Thursday, April 24, 2014

Creating a Design Thinking Culture

Image courtesy of Christine Prefontaine
Today I'm pleased to share a guest post from Mariposa Leadership.

Catherine Courage, VP of Product Design for Citrix, joined Sue Bethanis, CEO/Founder of Mariposa Leadership, as a guest on Wise Talk, Mariposa Leadership’s monthly Leadership Forum featuring experts on cutting-edge leadership topics. Sue asked Catherine for insights on what works - and what doesn’t - when creating a “design thinking (and doing)” culture within an organization. What follows are key insights from the conversation:

Our favorite quote from Catherine:
Keeping your team inspired is critical to success. Hire a team of A+ players, and give them exciting and challenging problems; then just get out of their way. And take time to recognize and reward greatness and be sure to have fun as a team along the way.

Insights from the conversation:
Design thinking is a different mindset. In an engineering-driven company, like most technology companies are, it’s about execution and driving forth solutions very quickly. However, the design thinking approach is not geared toward execution and driving toward solutions immediately. It’s about taking a step back - looking at the big picture - because if you start with a solution in mind, you’re going to be focused on constraints and existing things that could result in only incremental improvements. You’re never going to get to that next breakthrough.

Design thinking is not only about ideation. The customer is your first focus, but it’s not about conducting focus groups with them. Instead, Catherine says spend time with customers in their world, observe them, and truly develop empathy for them. Also, listen, deeply understand their needs, and then ask, what are all the things we could possibly do based on the problems we see and our understanding from the customer? Once you have many answers and ideas around that, narrow them down. Ask, what do we realistically think is the right solution? This is when you come up with phenomenal ideas that never would have emerged otherwise.

Catherine also says as you start to refine what you want to build, keep the customer engaged and iterating the ideas. Get prototypes in front of customers; get feedback on them early and often. As mentioned, it really is all about ideation and the customer - those two are the core of the process.

What we found most interesting about what Catherine said:
Catherine mentioned the biggest barrier in the customer observation, prototyping, and iteration process was the sales team. “They disliked the idea that designers were going out and talking to the customers - they thought it would mess up their deal. But in reality, the customers love it! They love that you’re out there asking them and that you care enough and want to make their product better. It gives them a sense of affiliation. It’s usually the sales team you have to convert by getting them out to see the reaction. When they see what a huge asset it is to sales, they realize it’s like saying, ‘Our company cares about design and we care about our customers. Your voice matters and you can play a significant part in shaping your products.’”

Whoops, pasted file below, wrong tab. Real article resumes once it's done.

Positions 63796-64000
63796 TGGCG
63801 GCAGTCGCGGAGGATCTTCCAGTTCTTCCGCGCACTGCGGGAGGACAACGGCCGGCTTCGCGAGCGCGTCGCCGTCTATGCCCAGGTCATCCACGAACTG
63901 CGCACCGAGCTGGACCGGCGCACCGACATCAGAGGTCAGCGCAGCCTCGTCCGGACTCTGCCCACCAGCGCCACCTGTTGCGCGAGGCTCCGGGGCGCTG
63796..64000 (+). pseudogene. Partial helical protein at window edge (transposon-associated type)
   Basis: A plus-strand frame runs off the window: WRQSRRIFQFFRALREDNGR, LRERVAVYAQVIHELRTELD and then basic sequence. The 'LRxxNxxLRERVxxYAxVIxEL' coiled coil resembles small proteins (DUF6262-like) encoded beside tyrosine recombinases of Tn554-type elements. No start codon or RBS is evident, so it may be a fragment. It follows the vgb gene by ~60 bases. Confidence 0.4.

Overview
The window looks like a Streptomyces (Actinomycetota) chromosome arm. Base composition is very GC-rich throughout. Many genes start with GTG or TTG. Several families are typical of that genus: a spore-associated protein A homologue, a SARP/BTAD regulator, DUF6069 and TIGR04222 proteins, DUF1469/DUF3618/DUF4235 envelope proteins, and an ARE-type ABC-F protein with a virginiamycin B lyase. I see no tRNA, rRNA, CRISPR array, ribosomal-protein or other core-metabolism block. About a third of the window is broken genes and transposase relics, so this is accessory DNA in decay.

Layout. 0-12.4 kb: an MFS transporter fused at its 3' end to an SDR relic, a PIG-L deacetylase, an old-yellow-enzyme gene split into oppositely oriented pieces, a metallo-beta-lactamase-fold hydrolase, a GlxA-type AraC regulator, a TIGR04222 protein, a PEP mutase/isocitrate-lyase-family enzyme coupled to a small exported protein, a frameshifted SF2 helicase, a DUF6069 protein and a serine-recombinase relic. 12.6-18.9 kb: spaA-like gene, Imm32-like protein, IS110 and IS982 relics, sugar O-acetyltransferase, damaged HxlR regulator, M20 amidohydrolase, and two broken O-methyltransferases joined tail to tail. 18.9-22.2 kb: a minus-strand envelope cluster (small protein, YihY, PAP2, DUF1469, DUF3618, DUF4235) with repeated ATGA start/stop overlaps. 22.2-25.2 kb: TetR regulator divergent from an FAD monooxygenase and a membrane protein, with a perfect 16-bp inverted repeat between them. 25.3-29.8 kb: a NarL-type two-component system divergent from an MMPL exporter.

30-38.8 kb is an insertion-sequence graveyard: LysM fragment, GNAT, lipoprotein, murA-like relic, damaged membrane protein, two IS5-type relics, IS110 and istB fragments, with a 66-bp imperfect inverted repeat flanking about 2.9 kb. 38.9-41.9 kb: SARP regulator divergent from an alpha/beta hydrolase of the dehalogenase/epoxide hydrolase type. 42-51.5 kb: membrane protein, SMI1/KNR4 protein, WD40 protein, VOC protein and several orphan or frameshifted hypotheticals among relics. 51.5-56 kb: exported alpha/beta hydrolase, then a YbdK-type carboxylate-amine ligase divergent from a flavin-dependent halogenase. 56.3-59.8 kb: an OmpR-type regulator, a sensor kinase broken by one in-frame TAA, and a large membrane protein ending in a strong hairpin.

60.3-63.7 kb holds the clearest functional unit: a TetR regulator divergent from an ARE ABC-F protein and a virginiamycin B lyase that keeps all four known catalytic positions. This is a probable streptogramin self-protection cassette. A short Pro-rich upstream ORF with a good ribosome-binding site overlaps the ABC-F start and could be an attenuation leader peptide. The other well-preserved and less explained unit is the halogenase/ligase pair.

Practical tool to apply:
How do you take the customer observation data and turn it into something tangible? It’s crucial to regroup quickly. Using whiteboards and post its, do an “affinity diagram” where people write their discreet findings and discoveries down on post-its, group them according to trends, then identify what’s repeating and what’s related. Use color coding - green post-its for the really great ideas uncovered, pink post-its for the difficult moments that uncovered things that must be fixed, blue  post-its for the innovative ideas and “aha” moments had. You will end up with a very visual map. From there, transcribe it all into a document and move to prototyping.

For more insights from design thinking and innovation experts featured on Wise Talk, Mariposa Leadership’s monthly Leadership Forum hosted by CEO/Founder, Sue Bethanis, download the free Executive Guide to Design Thinking. You can also listen in on Sue’s Wise Talk interview with Catherine.

About Mariposa Leadership, Inc.
Mariposa Leadership, an executive leadership coaching firm, has served the Bay Area’s most successful companies in Silicon Valley and the SF Bay Area since 1996.  High-tech and other demanding industries leverage Mariposa’s individual and executive team coaching programs to accelerate leadership performance.

Wise Talk is Mariposa’s monthly Leadership Forum hosted by CEO/Founder, Sue Bethanis. With more than 100 sessions recorded to date, Wise Talk’s unique dialogue via teleconference features informative interviews with selected experts from around the world and covers the latest in leadership topics such as strategy, customer experience, employee engagement, design thinking and other cutting-edge leadership content.

2 comments:

  1. Fascinating that the sales guys felt threatened by the whole thing. You would have thought / hoped that they were out there listening to their customers all of the time.

    James

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    Replies
    1. Ah, but sales guys are a totally different breed, no doubt!

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